It was also fantastic to see Peggy (Elisabeth Moss) again, particularly as I'd heard crazy rumours she'd been written out of the show without anyone quite believing it had happened! Her scene with Don, whom she coincidentally met at a screening of Casino Royale (the first of a few nods to James Bond), was one of the biggest highlights to me. I just love both seeing those characters, especially when they're hanging out together. They have such a great chemistry, and it was fun to see that Don both regrets the loss of Peggy, but also admires and respects the fact she's moved on and is enjoying success elsewhere. He was almost like the proud father of his favourite grown-up daughter.

Elsewhere, there were some fun moments for the other characters, like Roger (John Slattery) reconnecting with Megan's mother Marie (Julia Ormond) and encouraging her to do LSD (which she refused, although he went ahead anyway). Will Roger develop a drug addiction soon? I thought his memorable acid trip was a one-off deal, but by returning to it again it's got me thinking otherwise. Don having visions of his half-brother Adam (Kay Paulson), who hanged himself way back in season 1 after Don rejected him, was also an excellent touch—linking Lane's recent suicide directly to something in Don's past that still haunts him. I never realised it until this episode, but Lane's the second person Don pushed away who almost immediately committed suicide as a result, and that's got to play on a man's mind. "It's not your tooth that's rotten" said a vision of Adam as Don was being gassed at the dentist. I think we know what Don thinks might be.

Overall, "The Phantom" was a slightly disappointment because it didn't have a strong storyline as a beating heart, but it was still enjoyable and injected with haunting images and unsettling ideas about existence, memory, change, and trauma. It was also great to see SCDP increasing its floor space (Harry may finally get an office with a view!) now Joan's (Christina Hendricks) asserting her influence/power as a named partner, and the climactic montage to "You Only Live Twice" (the episode's other Bond reference) was another beautifully constructed piece of editing. The song title also suggesting that Don—who spent most of this season worrying about his mortality, in one way or another—may have decided to stop being so damn miserable about things he can't hope to change. Beyond the passage of time and ageing, there are still events and people he can control in his life—not least Megan—so it's time to start living it.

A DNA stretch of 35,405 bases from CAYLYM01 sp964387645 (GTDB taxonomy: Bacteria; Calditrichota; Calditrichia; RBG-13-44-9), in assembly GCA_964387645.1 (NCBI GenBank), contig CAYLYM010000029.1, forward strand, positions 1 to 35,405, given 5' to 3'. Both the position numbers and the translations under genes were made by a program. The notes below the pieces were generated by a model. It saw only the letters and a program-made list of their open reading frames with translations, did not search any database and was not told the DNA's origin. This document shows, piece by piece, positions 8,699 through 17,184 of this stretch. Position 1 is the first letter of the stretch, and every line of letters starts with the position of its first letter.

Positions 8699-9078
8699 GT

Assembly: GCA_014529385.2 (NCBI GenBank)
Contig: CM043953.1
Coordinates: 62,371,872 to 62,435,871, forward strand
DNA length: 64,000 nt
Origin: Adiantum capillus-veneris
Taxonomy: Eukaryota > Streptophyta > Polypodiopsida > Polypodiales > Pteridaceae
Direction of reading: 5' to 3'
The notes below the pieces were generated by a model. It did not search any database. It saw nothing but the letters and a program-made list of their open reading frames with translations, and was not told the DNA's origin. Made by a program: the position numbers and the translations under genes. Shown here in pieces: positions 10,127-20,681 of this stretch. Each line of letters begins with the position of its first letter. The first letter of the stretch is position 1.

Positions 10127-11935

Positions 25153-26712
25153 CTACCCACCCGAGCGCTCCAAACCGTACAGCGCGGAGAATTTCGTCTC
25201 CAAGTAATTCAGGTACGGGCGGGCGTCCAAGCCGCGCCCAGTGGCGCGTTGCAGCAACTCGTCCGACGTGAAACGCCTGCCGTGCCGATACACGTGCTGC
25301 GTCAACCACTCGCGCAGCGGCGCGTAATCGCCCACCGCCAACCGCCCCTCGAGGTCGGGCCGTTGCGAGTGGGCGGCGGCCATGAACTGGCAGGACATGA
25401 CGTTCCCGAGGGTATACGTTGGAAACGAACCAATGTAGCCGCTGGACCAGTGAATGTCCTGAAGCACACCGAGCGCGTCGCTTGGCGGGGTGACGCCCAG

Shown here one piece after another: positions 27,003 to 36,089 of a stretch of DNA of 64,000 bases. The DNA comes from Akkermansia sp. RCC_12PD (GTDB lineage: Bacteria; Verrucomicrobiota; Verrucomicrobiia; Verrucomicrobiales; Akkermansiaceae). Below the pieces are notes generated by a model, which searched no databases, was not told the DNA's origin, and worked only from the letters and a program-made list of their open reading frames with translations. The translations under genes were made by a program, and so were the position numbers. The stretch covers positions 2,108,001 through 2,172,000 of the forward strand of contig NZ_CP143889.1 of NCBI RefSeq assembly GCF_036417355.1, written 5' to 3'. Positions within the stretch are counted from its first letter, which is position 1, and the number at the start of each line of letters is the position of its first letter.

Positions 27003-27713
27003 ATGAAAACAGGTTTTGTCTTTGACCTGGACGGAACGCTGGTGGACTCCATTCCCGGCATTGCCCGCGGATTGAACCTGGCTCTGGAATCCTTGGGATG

A brilliant season of a marvellous show, as usual. The wait for season 6 will be a long one, indeed.


  • I loved the nod to the early season's storyline with Lane trying to make contact with a woman whose photo he found in a lost wallet. Since his death, that photo's been mistaken by his wife as a probable floozy he was seeing behind her back. It's actually quite worrying to imagine how your life could be misinterpreted after your death, using the evidence you leave behind.
  • Did you notice that Don smiling pensively at the screen test of Megan, echoing a similar moment from "The Wheel" when Betty was the object of his dreaminess?
  • How awkward was the scene where Don tried to give Lane's widow $50,000 of the company's life insurance cheque? I especially liked her line "you had no right to fill a man like that with ambition!", which really made me think about the kind of man Lane was back in dreary post-war London.
  • I don't know what it is, but Julia Ormond and Embeth Davidtz are both familiar actresses that look completely different to me on this show. Maybe they've both just aged more than I imagine, or the '60s fashions hide them somehow.
  • Those Topaz clients weren't very happy with Ginsberg's pitch, making reference to the fact SCDP has lost one famous component of its business: the female perspective. Is this setting up the return of Peggy, whose loss will be more keenly felt next season?
  • Another unsubtle parallel was Megan playing "Beauty" in the Beauty & The Beast themed advert. I guess Don's the beast in her life.
written by Jonathan Igla & Matthew Weiner / directed by Matthew Weiner / 12 June 2012 / Sky Atlantic